The Hino brand was relaunched on the front lawns of the St Andrew residence of Japanese Ambassador Yasuo Takase on Wednesday night.
Hino, part of the Toyota group, will be distributed in the Caribbean by United States-based Toyota Tsusho America and handled locally by Toyota Jamaica.
"We came to Jamaica originally in 1973 and we're delighted to be back," Hitoshi Yokoyama, deputy general manager Hino Motors Limited, told Auto.
Hino is re-entering the Jamaican market as part of a worldwide push to increase its global sales.
"We felt the conditions were right and will be starting with light to medium-duty trucks ranging from three to 10 tonnes," explained Tom Connor, managing director Toyota Jamaica.
Jamaica is part of a rollout in 15 Caribbean countries, which began recently in Trinidad & Tobago. Currently, Hino is the number one heavy and medium-duty manufacturer in Japan and is sold in 70 countries.
"A large part of the disappearance of Hino from the Caribbean was the complexity of dealing with small individual islands. Toyota Tsusho from Miami, Florida can now handle this," said Carlos Giraldi, Hino assistant manager, Toyota Tsusho America.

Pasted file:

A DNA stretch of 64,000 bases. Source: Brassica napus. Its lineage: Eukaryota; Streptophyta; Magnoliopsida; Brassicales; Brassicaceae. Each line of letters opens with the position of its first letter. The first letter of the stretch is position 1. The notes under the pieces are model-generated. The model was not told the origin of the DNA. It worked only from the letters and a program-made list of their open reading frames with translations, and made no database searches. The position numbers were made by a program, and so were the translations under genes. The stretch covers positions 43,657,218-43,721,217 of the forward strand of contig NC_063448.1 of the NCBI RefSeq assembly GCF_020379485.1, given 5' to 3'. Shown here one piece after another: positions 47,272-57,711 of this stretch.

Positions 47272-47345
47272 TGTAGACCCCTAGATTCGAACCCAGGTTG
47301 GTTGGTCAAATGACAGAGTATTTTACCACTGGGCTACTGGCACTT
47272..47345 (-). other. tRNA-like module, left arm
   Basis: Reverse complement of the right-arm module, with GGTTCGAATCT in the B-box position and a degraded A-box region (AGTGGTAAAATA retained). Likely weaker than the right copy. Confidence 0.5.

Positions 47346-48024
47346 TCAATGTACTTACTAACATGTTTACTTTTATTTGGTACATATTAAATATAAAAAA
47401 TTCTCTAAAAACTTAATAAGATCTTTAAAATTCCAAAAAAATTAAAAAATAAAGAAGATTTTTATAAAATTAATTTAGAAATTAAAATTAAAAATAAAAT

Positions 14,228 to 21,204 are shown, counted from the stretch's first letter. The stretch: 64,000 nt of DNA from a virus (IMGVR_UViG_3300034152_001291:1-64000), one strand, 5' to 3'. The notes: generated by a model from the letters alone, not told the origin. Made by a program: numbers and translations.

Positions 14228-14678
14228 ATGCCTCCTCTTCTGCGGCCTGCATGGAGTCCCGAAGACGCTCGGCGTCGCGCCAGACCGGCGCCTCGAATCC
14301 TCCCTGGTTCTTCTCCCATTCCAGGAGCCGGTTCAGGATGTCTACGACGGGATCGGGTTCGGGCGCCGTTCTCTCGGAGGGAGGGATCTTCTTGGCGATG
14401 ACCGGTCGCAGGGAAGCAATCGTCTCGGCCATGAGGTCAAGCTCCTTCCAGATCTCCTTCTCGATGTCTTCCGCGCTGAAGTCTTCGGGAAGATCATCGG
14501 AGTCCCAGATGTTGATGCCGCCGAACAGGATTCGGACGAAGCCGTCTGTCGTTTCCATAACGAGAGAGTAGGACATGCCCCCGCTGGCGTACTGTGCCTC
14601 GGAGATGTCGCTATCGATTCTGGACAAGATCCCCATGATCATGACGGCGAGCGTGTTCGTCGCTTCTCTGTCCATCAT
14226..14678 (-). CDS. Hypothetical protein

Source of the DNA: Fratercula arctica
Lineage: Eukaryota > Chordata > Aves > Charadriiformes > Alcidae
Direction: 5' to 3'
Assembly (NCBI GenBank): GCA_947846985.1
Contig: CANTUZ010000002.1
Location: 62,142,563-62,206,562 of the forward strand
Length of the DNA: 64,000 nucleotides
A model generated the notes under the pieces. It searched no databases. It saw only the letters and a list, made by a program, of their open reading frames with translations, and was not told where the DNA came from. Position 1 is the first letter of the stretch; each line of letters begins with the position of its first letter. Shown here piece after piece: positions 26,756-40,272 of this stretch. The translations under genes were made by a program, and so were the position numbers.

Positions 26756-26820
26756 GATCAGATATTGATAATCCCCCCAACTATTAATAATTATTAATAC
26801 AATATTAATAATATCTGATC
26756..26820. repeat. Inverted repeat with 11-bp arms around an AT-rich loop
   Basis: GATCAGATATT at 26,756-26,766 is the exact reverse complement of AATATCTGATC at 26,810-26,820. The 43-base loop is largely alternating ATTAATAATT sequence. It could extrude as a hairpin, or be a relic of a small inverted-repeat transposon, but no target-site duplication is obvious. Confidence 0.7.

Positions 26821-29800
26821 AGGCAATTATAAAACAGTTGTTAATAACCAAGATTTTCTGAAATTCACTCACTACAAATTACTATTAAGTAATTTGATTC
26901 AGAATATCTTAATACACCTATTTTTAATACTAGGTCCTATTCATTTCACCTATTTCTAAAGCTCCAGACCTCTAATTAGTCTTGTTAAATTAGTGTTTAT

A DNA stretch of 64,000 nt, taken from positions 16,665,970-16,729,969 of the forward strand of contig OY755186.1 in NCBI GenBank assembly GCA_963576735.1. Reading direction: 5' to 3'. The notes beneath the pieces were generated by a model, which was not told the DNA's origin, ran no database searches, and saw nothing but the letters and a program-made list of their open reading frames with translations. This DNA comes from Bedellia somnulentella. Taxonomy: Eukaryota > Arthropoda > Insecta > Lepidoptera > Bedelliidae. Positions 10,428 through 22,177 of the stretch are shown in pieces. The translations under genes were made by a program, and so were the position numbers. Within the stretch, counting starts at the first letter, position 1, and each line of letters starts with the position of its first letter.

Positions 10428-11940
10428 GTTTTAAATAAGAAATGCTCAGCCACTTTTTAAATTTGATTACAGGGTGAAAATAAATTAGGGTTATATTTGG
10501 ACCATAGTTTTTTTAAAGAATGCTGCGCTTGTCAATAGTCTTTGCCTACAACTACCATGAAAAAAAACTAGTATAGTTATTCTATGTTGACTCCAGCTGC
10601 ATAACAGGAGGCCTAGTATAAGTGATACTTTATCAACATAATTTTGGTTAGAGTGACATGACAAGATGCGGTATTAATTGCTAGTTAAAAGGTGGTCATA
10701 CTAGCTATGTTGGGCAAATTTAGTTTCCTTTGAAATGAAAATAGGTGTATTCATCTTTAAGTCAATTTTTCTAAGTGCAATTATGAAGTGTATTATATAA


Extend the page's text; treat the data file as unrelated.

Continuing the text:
Conner expects to break into the very competitive commercial vehicle market on the brand's reputation due to its Toyota ties, the fact that the trucks are specifically developed for the Jamaican market, and through the Hino mantra of total customer support.
"The trucks have heavy duty suspension with key maintenance points. They're electronically simple, emissions compliant, able to work on our basic diesel fuel and even the gear ratios are optimised for Jamaica," he said.
To further help market penetration, Toyota Jamaica will provide 100 per cent after-sales service with stocked parts and trained Hino technicians at both its locations.
"We will even train technicians for those who have their own fleet maintenance teams," Conner added.
The company will also offer high-quality Japanese bodies based on their own market research.